“Good evening, and welcome to our soiree,” said Leslie Uggams after the opening medley of “There’s a Boat That’s Leaving Soon for New York” and “New York, New York.”
And quite a fab soiree it is. The multi-talented, 68-year-old show biz veteran is kickin’ it old-school down at the Capital Repertory Theatre, and it’s a marvel to behold. Broadway show tunes, street corner doo-wop, big band swing, blues, Latin jazz, gospel, intimate ballads – Uggams does it all quite magnificently.
Don’t mistake “Uptown Downtown” for theater. Rather, it’s an autobiographical concert, in which Uggams utilizes her still supple voice for a music-and-stories evening that traces her long and varied career from the Apollo Theatre to “Sing Along With Mitch,” from a Tony Award winning turn on Broadway to the pioneering TV mini-series “Roots”… and beyond.
Uggams was a star before her tenth birthday, playing 29 shows a week at Harlem’s famed Apollo Theatre, and in “Uptown Downtown,” she pays tribute to the many greats who she shared the stage with – Louis Armstrong, Ella Fitzgerald, Dinah Washington and more. Despite the fact that Uggams is neither a jazz nor blues singer, her musical homages ring heartfelt and true.
Of course, she doesn’t do it alone. Uggams is backed by a crack eight-piece band, and while some of them are her regular musicians, more than half of them are local players. But you’d never know that unless you read the program notes. They play like a seasoned, cohesive ensemble, and they each step out for some impressive soloing. And while they can conjure up brash, bonafide big band swing (as on the Duke Ellington medley that wraps up the first act), there’s also considerable variety to the sonic pallette, as the arrangements break down the band.
Musical director-pianist Don Rebic offers impressive cabaret cred to the voice-and-piano readings of the two tunes from “Hallelujah, Baby,” the Broadway show that earned Uggams her Tony. Even more impressive is Steve Bargonetti’s solo guitar accompaniment on the Drifters’ classic “Up On the Roof,” and the cymbal sizzle of Buddy Williams’ drums-only backing on “Hello Young Lovers.”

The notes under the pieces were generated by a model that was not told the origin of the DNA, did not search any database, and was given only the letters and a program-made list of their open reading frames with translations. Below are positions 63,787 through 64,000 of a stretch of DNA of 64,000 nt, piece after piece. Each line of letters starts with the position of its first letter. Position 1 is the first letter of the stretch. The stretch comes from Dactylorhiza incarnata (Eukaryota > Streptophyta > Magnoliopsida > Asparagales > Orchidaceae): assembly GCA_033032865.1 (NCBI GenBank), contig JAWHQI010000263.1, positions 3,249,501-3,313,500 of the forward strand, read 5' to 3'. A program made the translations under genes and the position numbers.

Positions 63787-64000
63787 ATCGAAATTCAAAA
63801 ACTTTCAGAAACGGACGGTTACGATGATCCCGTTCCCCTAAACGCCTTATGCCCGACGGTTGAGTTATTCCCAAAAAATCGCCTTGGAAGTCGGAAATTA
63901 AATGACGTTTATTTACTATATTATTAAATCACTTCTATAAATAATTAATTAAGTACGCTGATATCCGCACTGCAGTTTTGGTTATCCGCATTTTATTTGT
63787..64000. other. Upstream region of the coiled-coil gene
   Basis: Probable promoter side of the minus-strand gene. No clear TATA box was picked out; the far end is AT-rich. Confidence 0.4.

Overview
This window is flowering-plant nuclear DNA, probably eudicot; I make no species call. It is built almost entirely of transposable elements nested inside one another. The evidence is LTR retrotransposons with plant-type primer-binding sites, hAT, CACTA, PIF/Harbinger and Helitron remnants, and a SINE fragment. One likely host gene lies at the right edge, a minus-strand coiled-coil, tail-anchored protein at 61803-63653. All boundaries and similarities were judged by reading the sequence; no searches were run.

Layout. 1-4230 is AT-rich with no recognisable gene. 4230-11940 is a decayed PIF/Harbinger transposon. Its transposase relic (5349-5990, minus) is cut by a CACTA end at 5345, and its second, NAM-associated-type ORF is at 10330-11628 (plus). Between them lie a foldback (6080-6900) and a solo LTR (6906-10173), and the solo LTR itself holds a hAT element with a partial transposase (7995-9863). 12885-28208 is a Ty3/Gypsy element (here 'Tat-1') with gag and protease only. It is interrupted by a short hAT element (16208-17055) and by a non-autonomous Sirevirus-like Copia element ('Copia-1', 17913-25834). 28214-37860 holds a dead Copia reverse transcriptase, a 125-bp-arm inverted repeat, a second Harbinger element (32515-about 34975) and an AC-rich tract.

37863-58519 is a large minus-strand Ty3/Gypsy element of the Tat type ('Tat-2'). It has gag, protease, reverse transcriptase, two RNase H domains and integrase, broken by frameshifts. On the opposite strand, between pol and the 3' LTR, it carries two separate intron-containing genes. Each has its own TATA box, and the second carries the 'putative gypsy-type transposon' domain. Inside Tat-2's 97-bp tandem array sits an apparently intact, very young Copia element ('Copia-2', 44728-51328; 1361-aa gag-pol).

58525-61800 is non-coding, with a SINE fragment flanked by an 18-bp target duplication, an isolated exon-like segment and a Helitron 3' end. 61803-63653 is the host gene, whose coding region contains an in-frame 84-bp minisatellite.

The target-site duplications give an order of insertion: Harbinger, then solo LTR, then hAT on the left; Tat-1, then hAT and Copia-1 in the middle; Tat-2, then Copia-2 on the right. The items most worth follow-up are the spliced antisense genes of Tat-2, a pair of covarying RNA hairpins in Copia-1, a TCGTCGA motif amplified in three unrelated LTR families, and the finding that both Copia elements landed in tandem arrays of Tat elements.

While television variety shows like “Sing Along With Mitch” (in which Uggams was the first African American performer to be featured on a weekly primetime network series) and her own 1970 “The Leslie Uggams Show” have been replaced by the current crop of instant-stardom talent shows like “American Idol” and “The Voice,” Uggams is proving that old-school musical variety is still viable and vital. It’s also one hell of an entertaining evening.
B.A. Nilsson’s review at Metroland
Michael Eck’s review at The Times Union
Bob Goepfert’s review at The Troy Record
Excerpt from Paul Lamar’s review at The Daily Gazette: “Don Rebic and director Michael Bush have masterfully paced the numbers, alternating styles, tempi, volume, and accompaniment. Percussionist Buddy Williams provides the backup for ‘Hello, Young Lovers’; trumpet player Michael Dietlein punctuates ‘Up a Lazy River’ a la Louis Armstrong; and Rebic provides some of the most remarkable accompaniment of the night on ‘My Own Morning’ and ‘The Man I Love.’ That Gershwin standard finds him going all over the place harmonically while Uggams holds the tune, and hold it she does. What a combo. What brilliant musicianship. And it’s to Uggams’ credit that she gives props to each of these gifted players.”
LESLIE UGGAMS SET LIST
Rhapsody in Blue (band only)
There’s a Boat That’s Leaving Soon for New York/New York, New York
Them There Eyes
My Own Morning
I Was Born in a Trunk in Harlem, New York City
On the Sunny Side of the Street
Up a Lazy River
I Want to Be Around to Pick Up the Pieces/You Made Me Love You
Up On the Roof
Hello Young Lovers
Good Morning Heartache
It Don’t Mean a Thing If It Ain’t Got That Swing/Take the A Train
He’s Got the Whole World in His Hands
Anyplace I Hang My Hat Is Home
I Got Plenty of Nothin’
The Man I Love